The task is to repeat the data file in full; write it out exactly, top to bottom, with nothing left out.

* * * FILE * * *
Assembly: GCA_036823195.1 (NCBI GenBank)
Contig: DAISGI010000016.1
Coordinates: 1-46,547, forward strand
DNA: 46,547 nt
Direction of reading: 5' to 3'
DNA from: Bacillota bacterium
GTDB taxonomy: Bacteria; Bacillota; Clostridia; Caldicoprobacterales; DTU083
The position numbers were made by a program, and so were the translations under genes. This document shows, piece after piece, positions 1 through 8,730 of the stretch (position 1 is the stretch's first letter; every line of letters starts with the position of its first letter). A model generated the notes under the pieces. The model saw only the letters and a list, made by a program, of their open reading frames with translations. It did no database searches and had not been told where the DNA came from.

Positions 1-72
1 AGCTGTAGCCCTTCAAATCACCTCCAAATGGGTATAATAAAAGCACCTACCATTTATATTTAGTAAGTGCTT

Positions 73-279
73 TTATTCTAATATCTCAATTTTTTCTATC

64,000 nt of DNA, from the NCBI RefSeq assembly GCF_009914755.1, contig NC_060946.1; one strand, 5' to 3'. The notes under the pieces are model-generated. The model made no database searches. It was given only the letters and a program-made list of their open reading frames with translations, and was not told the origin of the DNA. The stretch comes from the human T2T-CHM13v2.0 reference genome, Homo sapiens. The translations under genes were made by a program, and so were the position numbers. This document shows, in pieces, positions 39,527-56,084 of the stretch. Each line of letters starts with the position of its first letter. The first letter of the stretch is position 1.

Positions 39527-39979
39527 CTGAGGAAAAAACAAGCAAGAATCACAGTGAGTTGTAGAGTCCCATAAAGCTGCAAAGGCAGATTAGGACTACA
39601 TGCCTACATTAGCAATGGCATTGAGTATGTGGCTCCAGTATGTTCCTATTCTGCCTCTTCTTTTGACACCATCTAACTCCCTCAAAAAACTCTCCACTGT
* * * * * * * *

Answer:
Assembly: GCA_036823195.1 (NCBI GenBank)
Contig: DAISGI010000016.1
Coordinates: 1-46,547, forward strand
DNA: 46,547 nt
Direction of reading: 5' to 3'
DNA from: Bacillota bacterium
GTDB taxonomy: Bacteria; Bacillota; Clostridia; Caldicoprobacterales; DTU083
The position numbers were made by a program, and so were the translations under genes. This document shows, piece after piece, positions 1 through 8,730 of the stretch (position 1 is the stretch's first letter; every line of letters starts with the position of its first letter). A model generated the notes under the pieces. The model saw only the letters and a list, made by a program, of their open reading frames with translations. It did no database searches and had not been told where the DNA came from.

Positions 1-72
1 AGCTGTAGCCCTTCAAATCACCTCCAAATGGGTATAATAAAAGCACCTACCATTTATATTTAGTAAGTGCTT

Positions 73-279
73 TTATTCTAATATCTCAATTTTTTCTATC

64,000 nt of DNA, from the NCBI RefSeq assembly GCF_009914755.1, contig NC_060946.1; one strand, 5' to 3'. The notes under the pieces are model-generated. The model made no database searches. It was given only the letters and a program-made list of their open reading frames with translations, and was not told the origin of the DNA. The stretch comes from the human T2T-CHM13v2.0 reference genome, Homo sapiens. The translations under genes were made by a program, and so were the position numbers. This document shows, in pieces, positions 39,527-56,084 of the stretch. Each line of letters starts with the position of its first letter. The first letter of the stretch is position 1.

Positions 39527-39979
39527 CTGAGGAAAAAACAAGCAAGAATCACAGTGAGTTGTAGAGTCCCATAAAGCTGCAAAGGCAGATTAGGACTACA
39601 TGCCTACATTAGCAATGGCATTGAGTATGTGGCTCCAGTATGTTCCTATTCTGCCTCTTCTTTTGACACCATCTAACTCCCTCAAAAAACTCTCCACTGT